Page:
I believe we all will agree that cuddling with our pup and playing with him/her are among our favorite activities throughout the day. No wonder! Our paw friends bring us so much happiness and joy and make us be more responsible, considerate and understanding. However, play sessions can easily become painful, especially if your pup tends to nip at you while you are playing. Usually this is a harmless behavior, that can be outgrown or corrected, when addressed at a young age. However, in certain cases, it can be an early sign of aggression as a behavioral issue.
Why Do Puppies Nip?
There are different causes for puppy-nipping. The most common ones are:
Lack of Inhibition
Puppies explore the world through their sense of smell and hearing and through mouthing. Sometimes mouthing can turn into biting, since they are still unable to control their impulses. Our role and responsibility as owners is to teach our pups how to interact with the world and with us in a calm manner.
Lack of self-control in puppies may result in biting when they play with you or even when they greet you at the front door. Overexcitement is normal for pups, however, you should teach your paw friend in self-control and how to remain calm regardless of the situation. Otherwise bad habits may develop which will affect not only you as an owner, but also passersby and animals.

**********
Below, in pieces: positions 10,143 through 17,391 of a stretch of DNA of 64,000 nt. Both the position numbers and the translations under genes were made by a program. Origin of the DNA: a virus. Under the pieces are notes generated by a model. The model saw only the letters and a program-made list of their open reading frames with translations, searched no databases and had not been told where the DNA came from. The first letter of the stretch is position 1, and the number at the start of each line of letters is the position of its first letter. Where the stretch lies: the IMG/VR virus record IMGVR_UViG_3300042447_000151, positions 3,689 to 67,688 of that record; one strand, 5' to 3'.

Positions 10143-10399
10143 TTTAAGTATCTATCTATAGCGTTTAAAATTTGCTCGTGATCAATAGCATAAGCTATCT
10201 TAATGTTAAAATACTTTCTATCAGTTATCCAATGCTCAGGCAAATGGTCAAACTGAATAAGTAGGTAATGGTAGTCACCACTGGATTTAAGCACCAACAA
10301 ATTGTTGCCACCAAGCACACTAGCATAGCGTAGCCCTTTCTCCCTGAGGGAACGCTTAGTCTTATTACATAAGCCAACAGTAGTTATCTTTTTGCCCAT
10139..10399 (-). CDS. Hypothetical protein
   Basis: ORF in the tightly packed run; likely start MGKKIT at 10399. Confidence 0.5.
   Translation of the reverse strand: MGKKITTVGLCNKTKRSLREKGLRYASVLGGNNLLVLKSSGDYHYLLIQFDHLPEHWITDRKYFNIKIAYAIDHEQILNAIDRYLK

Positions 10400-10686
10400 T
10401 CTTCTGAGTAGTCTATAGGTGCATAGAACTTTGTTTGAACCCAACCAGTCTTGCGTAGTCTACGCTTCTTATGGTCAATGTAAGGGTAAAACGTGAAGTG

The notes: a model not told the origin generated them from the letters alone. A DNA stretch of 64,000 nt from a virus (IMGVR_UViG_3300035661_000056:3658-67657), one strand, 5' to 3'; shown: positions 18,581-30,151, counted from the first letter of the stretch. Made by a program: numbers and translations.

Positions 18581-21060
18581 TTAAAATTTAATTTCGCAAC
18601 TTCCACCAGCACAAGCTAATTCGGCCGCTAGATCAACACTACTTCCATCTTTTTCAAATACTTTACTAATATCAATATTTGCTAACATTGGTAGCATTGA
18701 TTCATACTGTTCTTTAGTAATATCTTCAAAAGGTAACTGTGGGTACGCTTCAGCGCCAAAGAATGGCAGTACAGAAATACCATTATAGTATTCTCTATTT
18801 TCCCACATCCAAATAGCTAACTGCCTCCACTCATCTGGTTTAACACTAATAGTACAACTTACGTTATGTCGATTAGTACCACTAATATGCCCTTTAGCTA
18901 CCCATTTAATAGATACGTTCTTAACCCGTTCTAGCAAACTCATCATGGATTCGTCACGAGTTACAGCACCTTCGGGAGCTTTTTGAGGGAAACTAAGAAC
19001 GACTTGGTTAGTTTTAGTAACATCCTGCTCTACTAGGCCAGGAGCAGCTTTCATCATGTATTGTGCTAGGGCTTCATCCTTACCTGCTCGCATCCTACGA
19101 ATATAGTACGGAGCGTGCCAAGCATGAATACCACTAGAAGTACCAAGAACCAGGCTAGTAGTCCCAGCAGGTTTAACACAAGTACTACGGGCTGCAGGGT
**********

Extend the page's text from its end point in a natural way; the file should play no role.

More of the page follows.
Similar to humans, dogs also exhibit bad behaviors when they feel frustrated. They show their disappointment and anger by using their teeth and nails. It is quite easy to get frustrated if you are still a pup (the same is valid for human babies) and you are still learning about the world and its boundaries.
Puppies are likely to spend about 18 hours a day sleeping...You can imagine how fussy your pup may become if his/her sleep has been interrupted or he/she has not been let to sleep at all. If your pup has played, run around, sniffed, jumped, chased toys or other animals, he/she will definitely need some rest. It is quite possible for your paw friend to become irritated if he/she can not enjoy a quality rest. Nipping, barking, chewing and other types of behavior may occur as a natural response.
Fear is maybe the biggest motivator in the world. It is a primal instinct, that keeps us alive, and still has a big impact on our behavior nowadays. Fear is also the primary trigger that leads to aggressive behavior not only in humans, but in dogs as well. When a dog feels endangered, he/she is likely to start growling, biting, changing his/her body posture or otherwise showing signs of aggression.
Our paw friends have their own boundaries, that we should respect. Sometimes it is us who become clingy and try to constantly hug, pet or play with our dogs and cats. If we have overstepped their set up boundaries, a natural response (i.e. in the form of biting) is likely to follow.
You Encourage This Behavior